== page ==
The Princess Theatre in Harriman.

The Princess Theatre in Harriman.

Harriman’s Diamond Jubilee in 1965 seems to have even outdone its Semi-Centennial of a quarter century before. Lasting a week, the celebration included a parade, pageant, the return of early settlers, and renewed civic pride. The city had much to celebrate, for it was then that it seems to have reached its peak economically.

The latter decades of the 20th century saw decline for the city, however. By the end of the century, the hosiery mills and paper plant had closed, leaving Harriman with significantly fewer jobs. Partially due to the interstate highway system, many businesses had also moved out of downtown, and some of the buildings fell into disrepair.

In spite of these setbacks, Harriman rightfully remains proud of its heritage, and civic groups continue to work to preserve the city’s history. The annual Hooray For Harriman event, held over Labor Day weekend, attracts thousands each year. The Princess Theatre, one of the city’s greatest landmarks, which had closed in 1999, was recently restored by the city and reopened, providing concerts, plays, and other cultural activities for the community.

Today, the legacy of Harriman’s past remains apparent in the Temperance Building and the Victorian architecture of Cornstalk Heights. With many of the houses built during the time of Harriman’s rapid growth (1890–1893), the city is in some ways frozen in that time period, with homes and buildings reflecting the architecture popular at that time.

The temperance philosophy also lasted a long time in the city. Following the repeal of the 18th Amendment (Prohibition) in 1933, Harriman passed Ordinance No. 486, outlawing the sale of beer within the city. Temperance for the city officially ended in the 1990s, when the sale of liquor was legalized, a very controversial and divisive issue even then. Today, many residents still hold strong to the ideals of temperance.

Temperance Building (Harriman City Hall) as locals turn out to see men off to serve in World War I.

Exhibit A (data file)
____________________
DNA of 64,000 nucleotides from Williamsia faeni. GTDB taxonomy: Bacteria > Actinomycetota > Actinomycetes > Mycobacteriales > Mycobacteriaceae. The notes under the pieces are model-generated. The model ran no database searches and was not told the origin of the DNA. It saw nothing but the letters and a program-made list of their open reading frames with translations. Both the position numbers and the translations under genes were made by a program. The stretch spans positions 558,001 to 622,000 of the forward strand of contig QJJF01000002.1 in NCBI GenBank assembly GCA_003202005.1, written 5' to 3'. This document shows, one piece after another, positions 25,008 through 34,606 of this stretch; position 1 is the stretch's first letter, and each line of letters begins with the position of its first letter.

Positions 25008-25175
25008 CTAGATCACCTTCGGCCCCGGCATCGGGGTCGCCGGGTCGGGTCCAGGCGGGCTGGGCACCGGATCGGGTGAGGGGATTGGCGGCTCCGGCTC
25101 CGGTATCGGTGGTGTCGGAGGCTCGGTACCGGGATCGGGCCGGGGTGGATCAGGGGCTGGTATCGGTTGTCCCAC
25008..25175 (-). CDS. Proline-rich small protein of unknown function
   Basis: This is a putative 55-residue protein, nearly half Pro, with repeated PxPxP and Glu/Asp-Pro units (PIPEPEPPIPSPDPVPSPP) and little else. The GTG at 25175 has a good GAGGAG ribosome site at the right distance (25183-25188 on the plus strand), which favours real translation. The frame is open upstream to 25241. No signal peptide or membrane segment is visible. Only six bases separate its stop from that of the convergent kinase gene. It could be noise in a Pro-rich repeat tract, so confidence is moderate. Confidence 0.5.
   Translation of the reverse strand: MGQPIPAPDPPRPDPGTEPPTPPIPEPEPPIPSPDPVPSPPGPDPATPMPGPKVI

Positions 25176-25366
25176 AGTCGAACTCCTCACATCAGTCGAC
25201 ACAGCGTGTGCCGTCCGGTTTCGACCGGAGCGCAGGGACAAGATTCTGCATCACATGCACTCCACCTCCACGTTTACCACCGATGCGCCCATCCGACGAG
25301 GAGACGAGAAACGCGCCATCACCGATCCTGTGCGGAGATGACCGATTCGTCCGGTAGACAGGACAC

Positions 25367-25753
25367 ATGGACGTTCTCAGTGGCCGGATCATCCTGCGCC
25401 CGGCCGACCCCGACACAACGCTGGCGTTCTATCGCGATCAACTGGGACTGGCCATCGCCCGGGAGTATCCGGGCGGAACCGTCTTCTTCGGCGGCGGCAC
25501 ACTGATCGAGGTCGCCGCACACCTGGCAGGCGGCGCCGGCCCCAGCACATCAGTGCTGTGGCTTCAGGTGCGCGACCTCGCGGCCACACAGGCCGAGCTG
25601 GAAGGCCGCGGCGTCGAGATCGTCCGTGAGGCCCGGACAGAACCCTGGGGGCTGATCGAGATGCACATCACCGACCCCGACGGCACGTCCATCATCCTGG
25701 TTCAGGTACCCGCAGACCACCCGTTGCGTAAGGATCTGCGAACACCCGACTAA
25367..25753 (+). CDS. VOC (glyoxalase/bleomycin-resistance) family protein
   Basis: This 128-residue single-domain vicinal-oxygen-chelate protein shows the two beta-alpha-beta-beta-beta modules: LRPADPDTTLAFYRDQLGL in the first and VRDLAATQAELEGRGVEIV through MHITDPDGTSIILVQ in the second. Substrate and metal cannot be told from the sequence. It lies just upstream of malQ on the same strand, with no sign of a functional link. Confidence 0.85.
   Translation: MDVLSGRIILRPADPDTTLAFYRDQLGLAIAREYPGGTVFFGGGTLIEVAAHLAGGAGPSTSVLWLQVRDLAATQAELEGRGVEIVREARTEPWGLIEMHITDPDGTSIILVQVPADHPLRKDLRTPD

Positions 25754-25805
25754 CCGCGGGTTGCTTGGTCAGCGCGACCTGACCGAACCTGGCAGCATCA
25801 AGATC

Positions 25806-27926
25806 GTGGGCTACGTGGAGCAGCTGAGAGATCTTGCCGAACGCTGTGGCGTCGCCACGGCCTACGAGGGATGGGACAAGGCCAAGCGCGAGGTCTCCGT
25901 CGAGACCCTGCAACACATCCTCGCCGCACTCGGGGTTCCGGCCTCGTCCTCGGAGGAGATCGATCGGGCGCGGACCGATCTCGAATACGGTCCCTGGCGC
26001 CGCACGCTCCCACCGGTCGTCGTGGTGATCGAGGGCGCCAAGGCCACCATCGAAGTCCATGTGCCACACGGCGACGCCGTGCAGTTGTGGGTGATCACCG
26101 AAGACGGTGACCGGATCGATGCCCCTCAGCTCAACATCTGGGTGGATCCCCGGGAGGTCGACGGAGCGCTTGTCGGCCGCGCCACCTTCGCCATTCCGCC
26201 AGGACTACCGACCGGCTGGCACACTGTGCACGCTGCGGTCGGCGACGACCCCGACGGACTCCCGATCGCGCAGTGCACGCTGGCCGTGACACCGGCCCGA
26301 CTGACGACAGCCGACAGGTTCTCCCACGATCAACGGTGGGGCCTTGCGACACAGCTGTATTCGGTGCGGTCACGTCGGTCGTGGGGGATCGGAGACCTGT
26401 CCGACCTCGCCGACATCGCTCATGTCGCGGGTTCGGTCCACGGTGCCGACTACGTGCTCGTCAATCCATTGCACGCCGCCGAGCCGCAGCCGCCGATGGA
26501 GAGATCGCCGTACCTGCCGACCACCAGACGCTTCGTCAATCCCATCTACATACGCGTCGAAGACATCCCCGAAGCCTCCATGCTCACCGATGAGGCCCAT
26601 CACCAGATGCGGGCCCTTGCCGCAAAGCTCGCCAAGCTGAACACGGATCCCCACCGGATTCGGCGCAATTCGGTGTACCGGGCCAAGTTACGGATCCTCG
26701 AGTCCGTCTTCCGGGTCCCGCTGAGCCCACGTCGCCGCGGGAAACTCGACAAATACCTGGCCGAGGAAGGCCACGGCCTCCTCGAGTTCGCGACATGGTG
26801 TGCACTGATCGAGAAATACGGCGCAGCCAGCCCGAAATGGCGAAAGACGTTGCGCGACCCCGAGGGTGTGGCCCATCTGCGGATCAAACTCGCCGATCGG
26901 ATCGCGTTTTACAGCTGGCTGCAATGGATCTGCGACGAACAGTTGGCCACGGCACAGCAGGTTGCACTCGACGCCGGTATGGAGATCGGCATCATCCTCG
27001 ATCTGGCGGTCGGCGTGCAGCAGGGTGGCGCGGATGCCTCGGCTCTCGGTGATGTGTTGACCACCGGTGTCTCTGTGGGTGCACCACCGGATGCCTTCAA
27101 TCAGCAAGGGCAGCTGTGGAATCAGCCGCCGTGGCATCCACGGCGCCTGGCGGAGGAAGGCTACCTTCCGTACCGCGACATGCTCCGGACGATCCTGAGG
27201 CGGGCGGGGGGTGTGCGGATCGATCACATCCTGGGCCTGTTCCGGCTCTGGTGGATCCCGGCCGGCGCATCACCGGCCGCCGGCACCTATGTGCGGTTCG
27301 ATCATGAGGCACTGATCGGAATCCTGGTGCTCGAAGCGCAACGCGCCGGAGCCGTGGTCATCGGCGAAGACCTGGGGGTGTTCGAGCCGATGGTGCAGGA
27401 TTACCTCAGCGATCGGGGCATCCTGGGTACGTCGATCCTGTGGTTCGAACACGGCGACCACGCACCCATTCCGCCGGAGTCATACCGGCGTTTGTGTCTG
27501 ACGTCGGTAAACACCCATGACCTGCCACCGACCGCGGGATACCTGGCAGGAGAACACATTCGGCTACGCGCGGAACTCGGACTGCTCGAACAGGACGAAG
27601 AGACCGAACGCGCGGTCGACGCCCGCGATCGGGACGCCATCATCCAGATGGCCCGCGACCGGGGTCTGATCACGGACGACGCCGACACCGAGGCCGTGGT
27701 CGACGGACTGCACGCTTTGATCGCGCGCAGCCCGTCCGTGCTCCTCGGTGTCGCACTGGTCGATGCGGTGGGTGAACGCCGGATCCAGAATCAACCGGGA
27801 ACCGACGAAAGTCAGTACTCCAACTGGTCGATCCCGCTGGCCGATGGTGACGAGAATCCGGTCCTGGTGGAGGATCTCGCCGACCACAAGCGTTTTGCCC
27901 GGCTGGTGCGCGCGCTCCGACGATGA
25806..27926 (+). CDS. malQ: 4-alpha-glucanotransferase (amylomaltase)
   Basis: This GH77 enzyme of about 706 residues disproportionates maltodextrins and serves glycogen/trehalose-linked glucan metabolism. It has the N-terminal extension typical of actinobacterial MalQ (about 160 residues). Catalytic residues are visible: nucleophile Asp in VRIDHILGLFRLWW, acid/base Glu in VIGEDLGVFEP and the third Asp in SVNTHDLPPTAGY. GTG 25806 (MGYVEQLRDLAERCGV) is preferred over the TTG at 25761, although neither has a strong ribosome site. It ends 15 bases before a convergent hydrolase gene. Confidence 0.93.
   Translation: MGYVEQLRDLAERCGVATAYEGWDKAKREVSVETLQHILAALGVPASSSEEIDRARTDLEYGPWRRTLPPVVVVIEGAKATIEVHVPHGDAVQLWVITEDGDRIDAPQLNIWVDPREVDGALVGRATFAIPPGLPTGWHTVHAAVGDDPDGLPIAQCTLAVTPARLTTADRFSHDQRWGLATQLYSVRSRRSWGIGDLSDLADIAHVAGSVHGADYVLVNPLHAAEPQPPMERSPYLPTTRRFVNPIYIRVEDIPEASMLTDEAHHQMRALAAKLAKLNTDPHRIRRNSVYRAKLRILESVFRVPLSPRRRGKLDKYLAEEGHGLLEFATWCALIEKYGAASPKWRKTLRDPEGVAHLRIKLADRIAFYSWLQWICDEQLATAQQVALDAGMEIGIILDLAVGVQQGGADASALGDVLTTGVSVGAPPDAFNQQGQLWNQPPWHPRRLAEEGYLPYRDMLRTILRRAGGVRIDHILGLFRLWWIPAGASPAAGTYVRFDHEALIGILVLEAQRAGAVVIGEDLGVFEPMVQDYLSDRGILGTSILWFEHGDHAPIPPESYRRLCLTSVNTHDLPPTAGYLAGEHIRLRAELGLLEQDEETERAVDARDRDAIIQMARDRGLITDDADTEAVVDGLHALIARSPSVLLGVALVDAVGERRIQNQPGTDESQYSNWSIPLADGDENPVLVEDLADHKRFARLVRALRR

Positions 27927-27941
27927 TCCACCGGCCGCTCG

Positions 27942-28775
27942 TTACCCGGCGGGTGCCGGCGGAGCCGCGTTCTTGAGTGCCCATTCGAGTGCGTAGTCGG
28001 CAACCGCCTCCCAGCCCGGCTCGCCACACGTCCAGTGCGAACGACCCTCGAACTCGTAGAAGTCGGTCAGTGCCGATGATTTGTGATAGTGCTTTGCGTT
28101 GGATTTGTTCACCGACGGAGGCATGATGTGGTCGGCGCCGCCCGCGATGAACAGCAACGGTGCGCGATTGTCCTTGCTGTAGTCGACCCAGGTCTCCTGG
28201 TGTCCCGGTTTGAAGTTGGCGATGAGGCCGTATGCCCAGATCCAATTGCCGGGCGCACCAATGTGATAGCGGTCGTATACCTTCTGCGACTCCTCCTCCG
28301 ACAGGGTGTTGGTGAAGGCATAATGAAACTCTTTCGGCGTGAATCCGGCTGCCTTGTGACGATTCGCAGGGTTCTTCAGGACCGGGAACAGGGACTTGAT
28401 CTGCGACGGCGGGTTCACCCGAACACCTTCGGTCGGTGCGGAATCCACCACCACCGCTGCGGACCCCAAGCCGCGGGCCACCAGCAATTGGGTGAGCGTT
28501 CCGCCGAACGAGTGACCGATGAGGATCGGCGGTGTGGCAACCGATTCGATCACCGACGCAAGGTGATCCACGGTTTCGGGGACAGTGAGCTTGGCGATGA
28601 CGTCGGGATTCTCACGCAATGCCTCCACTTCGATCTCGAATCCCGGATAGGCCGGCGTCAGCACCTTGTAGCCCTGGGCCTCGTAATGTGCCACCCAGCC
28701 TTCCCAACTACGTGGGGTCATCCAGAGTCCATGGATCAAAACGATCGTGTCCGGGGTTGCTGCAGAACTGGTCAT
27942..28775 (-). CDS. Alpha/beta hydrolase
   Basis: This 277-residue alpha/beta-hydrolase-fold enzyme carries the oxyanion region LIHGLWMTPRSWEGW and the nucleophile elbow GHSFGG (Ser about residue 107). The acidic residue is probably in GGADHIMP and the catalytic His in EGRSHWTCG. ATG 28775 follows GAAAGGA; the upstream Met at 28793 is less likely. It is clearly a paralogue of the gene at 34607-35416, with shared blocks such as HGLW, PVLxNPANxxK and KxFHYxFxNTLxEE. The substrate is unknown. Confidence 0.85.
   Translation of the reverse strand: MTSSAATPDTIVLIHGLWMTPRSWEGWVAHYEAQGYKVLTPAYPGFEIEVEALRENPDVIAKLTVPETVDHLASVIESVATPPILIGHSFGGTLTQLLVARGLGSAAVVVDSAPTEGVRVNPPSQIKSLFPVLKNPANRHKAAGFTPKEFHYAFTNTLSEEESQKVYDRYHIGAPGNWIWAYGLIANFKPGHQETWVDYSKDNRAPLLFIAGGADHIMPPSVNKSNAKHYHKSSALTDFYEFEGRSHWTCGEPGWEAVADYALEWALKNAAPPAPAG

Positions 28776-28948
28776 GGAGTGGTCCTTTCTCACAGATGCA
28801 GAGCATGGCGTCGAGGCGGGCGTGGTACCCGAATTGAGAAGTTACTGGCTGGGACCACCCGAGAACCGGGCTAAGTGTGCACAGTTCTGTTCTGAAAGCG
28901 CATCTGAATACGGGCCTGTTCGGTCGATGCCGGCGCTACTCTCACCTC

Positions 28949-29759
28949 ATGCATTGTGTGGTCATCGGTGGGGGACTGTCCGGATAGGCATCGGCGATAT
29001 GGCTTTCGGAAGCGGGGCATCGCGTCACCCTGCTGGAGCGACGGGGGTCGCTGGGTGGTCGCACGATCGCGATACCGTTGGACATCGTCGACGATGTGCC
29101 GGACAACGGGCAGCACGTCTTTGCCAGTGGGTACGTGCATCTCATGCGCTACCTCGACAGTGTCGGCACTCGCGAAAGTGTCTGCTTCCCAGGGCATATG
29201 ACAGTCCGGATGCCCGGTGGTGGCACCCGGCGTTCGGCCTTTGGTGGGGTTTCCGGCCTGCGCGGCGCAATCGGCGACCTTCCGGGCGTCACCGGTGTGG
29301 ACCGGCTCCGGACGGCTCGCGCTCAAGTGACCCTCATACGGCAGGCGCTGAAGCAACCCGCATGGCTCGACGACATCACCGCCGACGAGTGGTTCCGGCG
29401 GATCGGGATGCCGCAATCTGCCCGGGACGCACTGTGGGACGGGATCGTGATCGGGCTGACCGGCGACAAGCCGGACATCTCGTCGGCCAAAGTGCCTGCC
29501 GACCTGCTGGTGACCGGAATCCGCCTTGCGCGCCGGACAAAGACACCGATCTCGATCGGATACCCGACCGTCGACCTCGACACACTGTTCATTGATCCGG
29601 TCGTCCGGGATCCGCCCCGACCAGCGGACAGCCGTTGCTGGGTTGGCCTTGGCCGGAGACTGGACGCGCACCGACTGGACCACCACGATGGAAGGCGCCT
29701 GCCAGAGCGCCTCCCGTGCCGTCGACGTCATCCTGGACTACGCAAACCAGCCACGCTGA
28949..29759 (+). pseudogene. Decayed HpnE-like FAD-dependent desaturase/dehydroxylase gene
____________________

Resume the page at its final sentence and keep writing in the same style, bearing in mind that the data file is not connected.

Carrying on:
Temperance Building (Harriman City Hall) as locals turn out to see men off to serve in World War I.

This book is an attempt to bring this history to life through historical photographs of the people, places, events, and institutions that have made Harriman special. It is divided into 10 chapters, each devoted to a certain aspect of the city’s colorful history. The images are presented in roughly chronological order by chapter, though at times they have been organized thematically. As with any historical work, mistakes may have seeped in, for which the author apologizes.

As a native of Harriman it is an honor to work on such an important project, and it is the author’s sincere wish that this book will help reignite interest in preserving the history of the “Town that Temperance Built.” There is much in the town’s past to be proud of, and there is much about its future that looks bright.

One Response

  • Steve Murray says:

    Mr. Brown-quick question. Do you have any intel on a hospital, maybe a unit for tuberculosis patients, that was located on top of Ladd’s mountain, in Harriman, Tennessee? It would have been situated near the old wooden water tank, and balancing rock point over looking emory river. As a kid, in the 60’s & 70’s, I played in the ruins and foundations of the “hospital”, took photo’s, but cannot verify any documentation that the hospital actually existed. I know there’s a large foundation there less than 1/2 mile from the original Alan Ladd house. Any information would be appreciate.
    With admiration & respect,
    Former Blue Devil & RSCC Raider,